FIG. 3 is an enlarged perspective view showing the support wheels for the traveling hopper with the driveback and pinion;
FIGS. 4, 4a and 4b are top views of the feeding apparatus of the present invention with the hopper positioned at three separate locations, that is at the dump stations at the ends of travel and a mid-point in between;
FIG. 5 is an enlarged detail view showing the back of the hopper and the wiper/seal engaging the hopper gate;
FIG. 5a is an enlarged cross sectional view showing the opposite side of the hopper with the gate sealed at the apex of the bottom opening;
FIG. 6 is an enlarged detail view of the actuating cams illustrating the cam wheels moving in engagement therewith;
FIG. 7 is an enlarged cross-sectional view similar to FIG. 2 and showing the actuating linkage in more detail with multiple positions of the gate to open and close the bottom opening of the hopper;
FIGS. 8 and 8a are enlarged perspective views showing first from the left rear side, the cam wheel moving up and over the cam for opening the gate, and second from the right rear side showing the ramp being lifted for release of the cam wheel upon reversal of the hopper.
Still other objects of the present invention will become apparent to those skilled in this art from the following description wherein there is shown and described a preferred embodiment of this invention, simply by way of illustration of one of the modes best suited to carry out the invention. As it will be realized, the invention is capable of other different embodiments and its several details are capable of modification in various, obvious aspects all without departing from the invention. Accordingly, the drawings and descriptions will be regarded as illustrative in nature and not as restrictive.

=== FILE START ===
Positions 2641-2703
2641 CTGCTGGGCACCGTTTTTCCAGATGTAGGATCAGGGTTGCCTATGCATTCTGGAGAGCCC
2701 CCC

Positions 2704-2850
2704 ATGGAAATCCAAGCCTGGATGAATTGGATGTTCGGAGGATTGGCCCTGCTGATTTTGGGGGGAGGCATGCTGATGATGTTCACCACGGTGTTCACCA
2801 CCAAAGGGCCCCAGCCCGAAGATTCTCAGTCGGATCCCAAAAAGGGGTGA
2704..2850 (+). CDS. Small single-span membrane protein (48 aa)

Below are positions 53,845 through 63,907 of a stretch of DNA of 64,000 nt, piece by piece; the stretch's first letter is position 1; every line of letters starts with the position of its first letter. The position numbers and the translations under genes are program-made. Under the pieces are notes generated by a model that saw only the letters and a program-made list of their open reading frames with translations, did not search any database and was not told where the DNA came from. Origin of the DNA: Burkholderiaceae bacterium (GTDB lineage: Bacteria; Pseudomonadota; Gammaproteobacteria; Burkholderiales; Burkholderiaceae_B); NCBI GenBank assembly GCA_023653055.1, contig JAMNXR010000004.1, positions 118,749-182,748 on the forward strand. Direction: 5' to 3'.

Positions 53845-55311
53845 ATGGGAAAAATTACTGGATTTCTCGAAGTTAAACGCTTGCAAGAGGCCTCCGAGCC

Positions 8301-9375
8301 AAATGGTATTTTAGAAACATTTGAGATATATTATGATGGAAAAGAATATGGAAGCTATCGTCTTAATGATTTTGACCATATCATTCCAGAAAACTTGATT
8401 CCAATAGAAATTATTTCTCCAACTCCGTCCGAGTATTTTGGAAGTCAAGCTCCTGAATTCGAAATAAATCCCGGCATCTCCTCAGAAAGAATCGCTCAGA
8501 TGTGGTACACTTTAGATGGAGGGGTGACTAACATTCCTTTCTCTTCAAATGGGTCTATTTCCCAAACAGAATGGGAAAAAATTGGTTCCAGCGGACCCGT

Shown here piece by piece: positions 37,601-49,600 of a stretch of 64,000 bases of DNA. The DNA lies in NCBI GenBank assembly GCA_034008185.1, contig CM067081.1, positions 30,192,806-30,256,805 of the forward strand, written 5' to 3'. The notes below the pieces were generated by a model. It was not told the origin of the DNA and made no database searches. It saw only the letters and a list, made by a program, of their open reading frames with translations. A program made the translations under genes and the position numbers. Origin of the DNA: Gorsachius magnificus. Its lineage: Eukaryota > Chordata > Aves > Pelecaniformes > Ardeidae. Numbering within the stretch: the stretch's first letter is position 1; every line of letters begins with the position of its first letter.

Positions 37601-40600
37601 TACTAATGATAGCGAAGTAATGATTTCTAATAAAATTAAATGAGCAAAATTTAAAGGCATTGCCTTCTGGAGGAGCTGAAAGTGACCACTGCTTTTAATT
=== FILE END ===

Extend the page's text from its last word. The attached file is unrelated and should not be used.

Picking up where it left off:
Reference is now made to FIG. 1 of the drawings wherein is shown an improved livestock feeder, generally designated by the reference numeral 10 and designed in accordance with the principles of the present invention. As is well known in the art, during feeding, the livestock approach the bunk from both sides. As shown, the feeder 10 is designed to provide a continuous, even flow of livestock feed F in an elongated bunk below. Thus, according to the invention, each animal is able to receive a full share of the feed F with minimum conflict and thus minimum stress.
The structure of the feeder 10 includes a frame having a plurality of vertical legs 11 and upper cross pieces 12. Supported by hangers 13 on the cross pieces 12 are a pair of rails 14, 15 (see FIG. 2). A traveling hopper 16, constructed in accordance with the present invention, is supported on the rails 14, 15 by support wheels 17, 18, respectively. The hopper is approximately one-half the length of the elongated frame and bunk.